Saturday, May 30, 2020

The Old Woman and The Fire

                          The Old Woman and the Fire
                                                            By Valerie L. Egar

A very long time ago, when everyone spoke the same language and the rocks, trees and animals spoke as clearly as any human, an old woman left the place where she’d been born. She’d been widowed for many years and her children were grown and far away. During a war, foreign soldiers ravaged her farm and left no food for her to eat. Her neighbors had their own struggles and could not help.
The woman pulled on her worn boots, cut a walking stick from an alder tree in the front yard, glanced at the house where she had raised her family and began to walk. She was heavy with sorrow, sad to leave her home and worried how she would fend for herself.  Her sorrow and worries weighed upon her like a heavy sack of potatoes.
She soon came to a rushing river. It was clear and sparkled in the morning light. The old woman sat by the river to rest and had an idea. “River, river, will you take my sorrow and my worries? They are too much for me to carry, but you are strong and flow swiftly. Surely you can take them away.”
“No,” replied the river.  “Do not leave them with me. They are heavy and will sink like a stone and be mine forever. I cannot take them.”
 The woman walked on, observing everything around her. A gentle breeze kissed her face and cooled her. “Wind,” the old woman said.  “You are so kind to refresh me. Will you take my worries?  Blow away my sorrow?  I am old and growing tired of carrying them.”
The wind huffed and huffed. “No, I cannot,” it replied. They are heavy and will not move no matter how hard I blow.”
Once again, the old woman travelled on. She was weary and hungry. Her worries grew as she walked and her back ached under the terrible weight of her sorrow. On a rocky path over a mountain, the woman asked, “Earth beneath my feet, may I give you my worries? May I bury my sorrow in you?”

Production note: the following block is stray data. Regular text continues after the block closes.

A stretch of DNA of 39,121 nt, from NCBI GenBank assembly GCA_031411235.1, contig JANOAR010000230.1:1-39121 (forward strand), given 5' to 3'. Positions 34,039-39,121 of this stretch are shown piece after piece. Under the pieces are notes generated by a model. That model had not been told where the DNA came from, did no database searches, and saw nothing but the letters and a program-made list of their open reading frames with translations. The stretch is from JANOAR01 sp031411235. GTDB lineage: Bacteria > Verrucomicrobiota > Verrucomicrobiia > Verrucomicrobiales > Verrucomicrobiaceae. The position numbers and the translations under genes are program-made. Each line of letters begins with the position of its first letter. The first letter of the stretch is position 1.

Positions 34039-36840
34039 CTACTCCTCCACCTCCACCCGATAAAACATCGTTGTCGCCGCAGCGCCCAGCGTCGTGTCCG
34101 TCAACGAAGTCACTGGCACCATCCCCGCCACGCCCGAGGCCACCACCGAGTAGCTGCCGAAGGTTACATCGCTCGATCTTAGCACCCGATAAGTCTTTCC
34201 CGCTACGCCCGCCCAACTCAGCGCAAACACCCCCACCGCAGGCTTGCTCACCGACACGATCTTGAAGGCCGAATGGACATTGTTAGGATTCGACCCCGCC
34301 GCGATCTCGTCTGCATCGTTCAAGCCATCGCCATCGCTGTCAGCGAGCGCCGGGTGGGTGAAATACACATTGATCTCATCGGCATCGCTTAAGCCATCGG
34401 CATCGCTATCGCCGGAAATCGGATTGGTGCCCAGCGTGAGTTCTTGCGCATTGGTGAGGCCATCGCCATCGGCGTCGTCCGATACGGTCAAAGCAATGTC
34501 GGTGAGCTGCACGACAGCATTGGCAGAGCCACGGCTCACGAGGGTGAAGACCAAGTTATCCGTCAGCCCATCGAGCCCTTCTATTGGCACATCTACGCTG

A deep voice replied. “If you bury them, they will live in me forever. I do not want them. I cannot.”
That night the woman sat alone at the edge of a great forest. She built a small fire, boiled water for tea and roasted a small potato. The fire warmed her and she looked into the flames. “Fire, will you take my worries and my sorrow?”
The flames crackled as the fire answered. “Yes, give them to me and I will change them into something else. I will turn your worries into ash, lighter than feathers and the wind will whisk them away. I will shine light through your tears and make rainbows. I will burn away what has no use and leave pure gold. I will take your burdens and transform them.”
 The woman understood and looked through her small rucksack for things to feed the fire. A small pebble from her village.  Living there was behind her, she had no need for it. An old dress she’d worn during hard times. Her empty coin purse.  A sad letter from her daughter.  To say thank you, she added a pinch of lavender from the garden she’d left behind. Smoke rose and she danced in it, singing for the first time in many years. 
A much younger woman awakened in the morning, refreshed and bright, excitement for new adventures burning in her heart.
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Copyright 2018 by Valerie L. Egar. May not be copied, reproduced or distributed without permission from the author. 
Published August 12, 2018 Biddeford Journal Tribune (Biddeford, ME).

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